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I'm wondering what is wrong with my code (why is the animation so jerky):

<html>
<head>

</head>
<body style="background:black;margin:0;padding:0;">
<canvas id="canvas" style="background:white;width:100%;height:100%;"/>
<script>
var img=new Image();
img.onload=function(){
  var c=document.getElementById('canvas');
  var ctx = c.getContext('2d');
  var left,top;
  left=top=0;
  ctx.drawImage(img,left,top,20,20);
  var f=function(){
    left+=1;
    top+=1;
    c.width=c.width;
    ctx.drawImage(img,left,top,20,20);
  };
  setInterval(f,20);
};
img.src="http://a.wearehugh.com/dih5/aoc-h.png";
</script>
</body>
</html>

From what I know canvas is supposed to be good at doing these kinda stuff? But if instead I used an element and manipulate its left and top it ended up being faster (less jerky)..

Is there something wrong with my script? or is this the best canvas can do?

share|improve this question
1  
Have you read stackoverflow.com/questions/4842872/…? –  Kay May 30 '11 at 6:16
    
On a side note, style="width:.. actually stretches the canvas. If you want to change the viewport size, use width=... sttributes instead. –  pimvdb May 30 '11 at 6:17
    
@pimvdb heys sry can you explain urself.. do you mean width=500px is different from style.width:500px ? –  Pacerier May 30 '11 at 8:43
    
@Pacener: That's correct for a <canvas> element - using style doesn't change the resolution. –  pimvdb May 30 '11 at 18:09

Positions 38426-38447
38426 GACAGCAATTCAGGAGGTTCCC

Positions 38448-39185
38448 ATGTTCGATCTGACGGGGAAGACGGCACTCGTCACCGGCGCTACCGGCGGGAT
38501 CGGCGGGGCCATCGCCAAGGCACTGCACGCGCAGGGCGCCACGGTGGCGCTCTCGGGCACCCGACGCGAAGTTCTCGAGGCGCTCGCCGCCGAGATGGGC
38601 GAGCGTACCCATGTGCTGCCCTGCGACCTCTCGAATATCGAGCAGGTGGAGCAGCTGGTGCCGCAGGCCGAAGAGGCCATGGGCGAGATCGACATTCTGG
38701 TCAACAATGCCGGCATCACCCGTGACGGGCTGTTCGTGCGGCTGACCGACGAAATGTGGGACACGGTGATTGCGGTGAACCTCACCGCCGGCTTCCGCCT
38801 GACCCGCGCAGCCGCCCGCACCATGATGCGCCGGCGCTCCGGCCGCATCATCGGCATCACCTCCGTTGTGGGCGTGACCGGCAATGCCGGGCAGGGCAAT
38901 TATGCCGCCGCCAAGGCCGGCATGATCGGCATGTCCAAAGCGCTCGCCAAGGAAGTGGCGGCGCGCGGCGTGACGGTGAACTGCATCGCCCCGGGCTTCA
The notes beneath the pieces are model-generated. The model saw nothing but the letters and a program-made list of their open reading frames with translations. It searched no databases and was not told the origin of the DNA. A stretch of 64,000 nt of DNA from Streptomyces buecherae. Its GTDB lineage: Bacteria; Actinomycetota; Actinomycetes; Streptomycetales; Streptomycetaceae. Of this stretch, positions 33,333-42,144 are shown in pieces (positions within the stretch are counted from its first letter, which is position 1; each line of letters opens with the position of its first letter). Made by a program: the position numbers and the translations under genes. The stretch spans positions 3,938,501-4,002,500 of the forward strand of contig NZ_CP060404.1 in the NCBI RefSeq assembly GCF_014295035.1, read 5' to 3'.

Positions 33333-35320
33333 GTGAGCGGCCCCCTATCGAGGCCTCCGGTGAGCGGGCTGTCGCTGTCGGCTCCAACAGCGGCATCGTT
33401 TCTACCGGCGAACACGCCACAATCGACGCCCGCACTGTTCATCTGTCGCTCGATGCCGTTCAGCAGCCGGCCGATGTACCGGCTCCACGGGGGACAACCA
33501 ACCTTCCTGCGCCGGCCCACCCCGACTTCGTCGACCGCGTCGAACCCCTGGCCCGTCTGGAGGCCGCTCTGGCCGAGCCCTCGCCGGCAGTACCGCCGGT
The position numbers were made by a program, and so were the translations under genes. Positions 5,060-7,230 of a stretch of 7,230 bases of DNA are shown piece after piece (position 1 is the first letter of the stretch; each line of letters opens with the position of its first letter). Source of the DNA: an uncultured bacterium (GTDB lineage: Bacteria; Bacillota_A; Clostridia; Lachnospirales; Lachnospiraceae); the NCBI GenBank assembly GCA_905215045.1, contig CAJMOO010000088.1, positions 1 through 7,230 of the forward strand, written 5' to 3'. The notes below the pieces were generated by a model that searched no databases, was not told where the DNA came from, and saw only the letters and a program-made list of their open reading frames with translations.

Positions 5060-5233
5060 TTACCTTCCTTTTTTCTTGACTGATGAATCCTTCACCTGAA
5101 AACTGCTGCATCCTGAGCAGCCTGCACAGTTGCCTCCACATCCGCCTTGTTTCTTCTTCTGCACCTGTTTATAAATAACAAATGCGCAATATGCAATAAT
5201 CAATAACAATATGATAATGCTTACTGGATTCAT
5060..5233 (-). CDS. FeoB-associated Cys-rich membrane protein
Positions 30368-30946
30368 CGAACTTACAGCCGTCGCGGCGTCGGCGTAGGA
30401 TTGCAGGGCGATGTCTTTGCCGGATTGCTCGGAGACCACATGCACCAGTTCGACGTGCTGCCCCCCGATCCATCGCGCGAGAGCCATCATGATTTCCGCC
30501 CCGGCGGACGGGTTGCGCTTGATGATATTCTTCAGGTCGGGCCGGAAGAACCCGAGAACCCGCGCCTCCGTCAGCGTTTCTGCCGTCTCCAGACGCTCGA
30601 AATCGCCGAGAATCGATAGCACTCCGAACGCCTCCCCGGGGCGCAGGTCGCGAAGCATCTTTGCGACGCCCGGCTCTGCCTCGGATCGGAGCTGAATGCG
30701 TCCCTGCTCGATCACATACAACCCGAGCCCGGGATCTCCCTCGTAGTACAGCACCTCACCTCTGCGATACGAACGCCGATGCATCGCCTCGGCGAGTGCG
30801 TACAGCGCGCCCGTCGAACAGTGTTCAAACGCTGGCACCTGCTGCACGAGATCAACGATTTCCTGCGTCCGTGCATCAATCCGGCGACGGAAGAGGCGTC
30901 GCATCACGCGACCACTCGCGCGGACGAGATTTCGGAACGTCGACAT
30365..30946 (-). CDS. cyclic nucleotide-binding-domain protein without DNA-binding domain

@pimvdb thx tat's kool –  Pacerier May 31 '11 at 3:03

1 Answer 1

up vote 3 down vote accepted
  1. There is no need to clear the whole canvas on each iteration. It's possible to use clearRect method.

  2. Every time to draw image it's necessary to scale image. To avoid this you can draw on invisible canvas only once and then draw this canvas on visible one.

Your code with improved readability and performance:

<html>
<head>
</head>
<body style="background:black;margin:0;padding:0;">
    <canvas id="canvas" style="background:white;width:100%;height:100%;"/>
    <script>
        var img=new Image()
            buf = document.createElement('canvas');

        img.onload=function(){
            var c = document.getElementById('canvas'),
                ctx = c.getContext('2d'),
                left = 0, top = 0,
                width = 20, height = 20;

            buf.width = width;
            buf.height = height;
            buf.getContext('2d').drawImage(img, 0, 0, width, height);

            var f=function(){
                ctx.clearRect(left-1, top-1, width + 1, height + 1)
                left+=1;
                top+=1;
                ctx.drawImage(buf, left, top, width, height);
            };
            setInterval(f,20);
        };
        img.src="http://a.wearehugh.com/dih5/aoc-h.png";
    </script>
</body>
</html>
share|improve this answer
    
heys btw just a question. is the buffering a standard way to do it? (i was thinking so when the game starts having a ton of images, we're gonna have a ton of buffers? –  Pacerier May 30 '11 at 8:43
    
Standard way of doing it is having image of proper size, so you don't need to scale it. –  bjornd May 30 '11 at 9:29
    
btw when you clear rect why did you width + 1, height + 1 instead of width and height? –  Pacerier May 30 '11 at 10:11
1  
This is because of one feature of canvas coordinate system. To draw a line of one pixel width you should write like this: ctx.moveTo(0.5, 0.5); ctx.lineTo(0.5, 10.5). If you write ctx.moveTo(0, 0); ctx.lineTo(0, 10) you'll get a grey a line, two pixels in width, because of interpolation algorithm. So when you draw image it can occupy area one pixel more in some direction. This feature is more clearly described here diveintohtml5.org/canvas.html#pixel-madness –  bjornd May 30 '11 at 10:22
    
erm btw i was pretty sure that images do not suffer from interpolation.. (only lines do).. or am i mistaken? –  Pacerier May 30 '11 at 10:26

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